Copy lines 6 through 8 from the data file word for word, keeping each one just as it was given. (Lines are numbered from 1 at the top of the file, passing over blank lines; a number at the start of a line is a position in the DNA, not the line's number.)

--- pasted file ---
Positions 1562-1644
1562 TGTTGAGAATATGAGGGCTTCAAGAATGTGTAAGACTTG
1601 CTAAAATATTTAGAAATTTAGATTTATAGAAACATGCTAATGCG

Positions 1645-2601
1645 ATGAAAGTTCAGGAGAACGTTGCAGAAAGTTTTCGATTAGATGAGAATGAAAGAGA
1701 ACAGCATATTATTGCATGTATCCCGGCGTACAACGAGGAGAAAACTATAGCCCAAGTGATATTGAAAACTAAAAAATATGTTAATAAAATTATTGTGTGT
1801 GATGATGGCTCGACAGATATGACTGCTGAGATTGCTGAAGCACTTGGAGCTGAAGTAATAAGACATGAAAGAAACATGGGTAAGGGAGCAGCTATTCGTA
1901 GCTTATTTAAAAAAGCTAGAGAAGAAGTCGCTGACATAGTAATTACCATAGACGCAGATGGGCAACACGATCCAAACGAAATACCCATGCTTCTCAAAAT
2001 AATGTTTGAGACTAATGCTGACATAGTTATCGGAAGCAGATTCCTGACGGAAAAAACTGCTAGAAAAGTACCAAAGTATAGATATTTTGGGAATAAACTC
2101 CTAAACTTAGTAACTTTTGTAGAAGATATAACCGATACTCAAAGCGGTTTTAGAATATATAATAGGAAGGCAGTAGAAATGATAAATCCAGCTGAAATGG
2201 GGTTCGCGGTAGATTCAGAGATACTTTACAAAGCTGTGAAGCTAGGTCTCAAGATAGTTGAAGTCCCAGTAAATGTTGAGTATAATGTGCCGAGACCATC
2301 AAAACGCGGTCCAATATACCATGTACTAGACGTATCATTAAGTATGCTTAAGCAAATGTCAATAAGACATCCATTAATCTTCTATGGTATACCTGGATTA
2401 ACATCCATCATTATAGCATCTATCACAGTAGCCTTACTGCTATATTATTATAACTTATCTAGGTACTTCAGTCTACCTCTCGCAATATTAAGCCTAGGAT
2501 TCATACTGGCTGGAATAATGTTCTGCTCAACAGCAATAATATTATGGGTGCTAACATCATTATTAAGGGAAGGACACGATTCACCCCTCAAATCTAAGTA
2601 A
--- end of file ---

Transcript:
1701 ACAGCATATTATTGCATGTATCCCGGCGTACAACGAGGAGAAAACTATAGCCCAAGTGATATTGAAAACTAAAAAATATGTTAATAAAATTATTGTGTGT
1801 GATGATGGCTCGACAGATATGACTGCTGAGATTGCTGAAGCACTTGGAGCTGAAGTAATAAGACATGAAAGAAACATGGGTAAGGGAGCAGCTATTCGTA
1901 GCTTATTTAAAAAAGCTAGAGAAGAAGTCGCTGACATAGTAATTACCATAGACGCAGATGGGCAACACGATCCAAACGAAATACCCATGCTTCTCAAAAT